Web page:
EXPAT PENSION ADVICE
Although you may be enjoying a high salary as an expat, in many countries a pension scheme is not a statutory requirement. As a result, it will be important to ensure you have a robust pension plan in place.
It’s also worth noting that expat employment situations are often changeable, and in the future you may face a relocation, return to the UK or other circumstances out of your control. Even if you have a pension scheme with your employer, any changes to your role can result in your pension being affected, which can be a complex situation to manage whilst overseas.
Thankfully there are a range of specific expat pensions designed to help expatriates have more control and flexibility of their retirement planning. These schemes are notably different from UK private pension schemes. An expat pension often has no minimum age to draw income and entire asset withdrawals in cash is also an option.
TRANSFERRING A UK PENSION
Until 2006 if you lived in the UK with a UK pension, and moved abroad, your options to ‘port’ that scheme into an expat pension was virtually impossible. Typically, if you became an expatriate, your pension schemes would have been frozen, meaning no more contributions were possible.
In April 2006, the UK Government introduced new legislation, to help British expats have more control over their pensions when moving overseas. This legislation introduced an expat pension option known as QROPS, or Qualifying Recognised Overseas Pension Scheme.
A QROPS allows you to move your UK pension into a permitted overseas scheme, allowing for greater investment freedom and an opportunity to minimise your tax liability, depending on your own circumstances. Moving your pension into a QROPS is an important decision and it’s advisable to consider your options and seek advice from an expat pension expert.
Your UK pension is likely to fall into one of two types:
- Defined contribution scheme – a pension pot based on how much is paid in;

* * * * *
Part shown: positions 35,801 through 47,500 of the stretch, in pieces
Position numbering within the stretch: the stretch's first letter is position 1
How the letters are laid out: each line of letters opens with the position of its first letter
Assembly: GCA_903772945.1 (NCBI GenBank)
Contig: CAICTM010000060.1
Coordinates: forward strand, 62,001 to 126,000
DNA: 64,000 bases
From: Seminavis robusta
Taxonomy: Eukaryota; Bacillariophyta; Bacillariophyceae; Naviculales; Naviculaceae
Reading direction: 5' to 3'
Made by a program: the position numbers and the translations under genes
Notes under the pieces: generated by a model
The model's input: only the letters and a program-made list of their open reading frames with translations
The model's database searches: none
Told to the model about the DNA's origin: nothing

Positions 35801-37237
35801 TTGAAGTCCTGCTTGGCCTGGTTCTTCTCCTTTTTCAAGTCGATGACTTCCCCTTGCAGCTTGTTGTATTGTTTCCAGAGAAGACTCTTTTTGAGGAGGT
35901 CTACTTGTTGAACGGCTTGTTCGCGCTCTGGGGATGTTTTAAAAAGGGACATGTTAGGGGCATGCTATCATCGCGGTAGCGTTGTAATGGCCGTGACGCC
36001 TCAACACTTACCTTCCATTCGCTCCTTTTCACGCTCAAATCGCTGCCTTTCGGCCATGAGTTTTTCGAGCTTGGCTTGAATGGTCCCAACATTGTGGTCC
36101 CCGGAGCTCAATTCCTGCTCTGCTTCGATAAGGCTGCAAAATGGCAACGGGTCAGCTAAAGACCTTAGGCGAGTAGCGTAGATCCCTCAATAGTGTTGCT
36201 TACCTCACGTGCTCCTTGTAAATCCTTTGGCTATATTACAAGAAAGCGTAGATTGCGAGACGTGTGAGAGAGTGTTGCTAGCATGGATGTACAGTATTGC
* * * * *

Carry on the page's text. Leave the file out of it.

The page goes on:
- Defined benefit scheme – which provides a guaranteed pension on retirement.
If you have a defined benefit pension scheme or ‘safeguarded rights’ worth more than £30,000, you are required by law to seek financial advice from a qualified adviser before transferring to a QROPS.
PENSION PLANNING WHEN MOVING OVERSEAS PERMANENTLY
If you are moving away from the UK permanently, transferring your pension into an international pension scheme may be suitable. In some cases, a QROPS will help you avoid some of the restrictions associated with living overseas and maintaining a UK pension. Typically, the most useful benefit when switching to an international pension plan is increased tax benefits, as you only pay the tax, if any, applicable in your chosen country of residence.
QROPS AND TAX PLANNING
If a QROPS is suitable for you it may help improve your tax planning opportunities.
Due to the structure of many UK schemes, pensions are often only used as part of the retirement planning process. A QROPS can offer greater investment freedom and an opportunity to minimise your tax liability, depending on your own circumstances. Generally, some of the benefits of a QROPS pension include:
- Tax-free lump sum of up to 30%
- The ability to have your income taxed in your country of residence, which may have lower tax rates
- Potential to pay no Income Tax charge in the event of death
- Access to a large range of global investment funds
- Ability to consolidate multiple historic pensions
- No charge on lifetime allowance; the amount you can save tax-free into your pension
- The ability to leave your pension to a beneficiary of your choice
- Access to pension benefits from age 55 without penalty
- Payments in any major currency, thereby eliminating the impact of exchange rates
While these obvious benefits may make the decision to switch to a QROPS scheme seem an easy one, it’s important to seek expert pension advice. A specialist can help you analyse your situation and determine if it is in your best interests to move your expat pension to a QROPS.
You should also bear in mind that QROPS rules changed in 2017, introducing a 25% transfer tax charge unless you and the new scheme are in the same jurisdiction or, your employer is multi-national and already takes part in the QROPS scheme to which you are transferring. Setting up a QROPS also triggers an automatic 10-year reporting requirement to the UK tax authorities.
It’s vital to work with a registered QROPS provider and get the right advice before transferring an expat pension so that you fully understand all of the implications.
WORKING WITH THE FRY GROUP
Dealing with expat pensions can be a complex process, especially if you are trying to relocate your career, family and life overseas. Our team of financial planners have many years of experience in dealing with expat pensions, tax and retirement. To learn more about expat pensions, download our free guide.
To discuss your plans in more detail please contact your nearest office.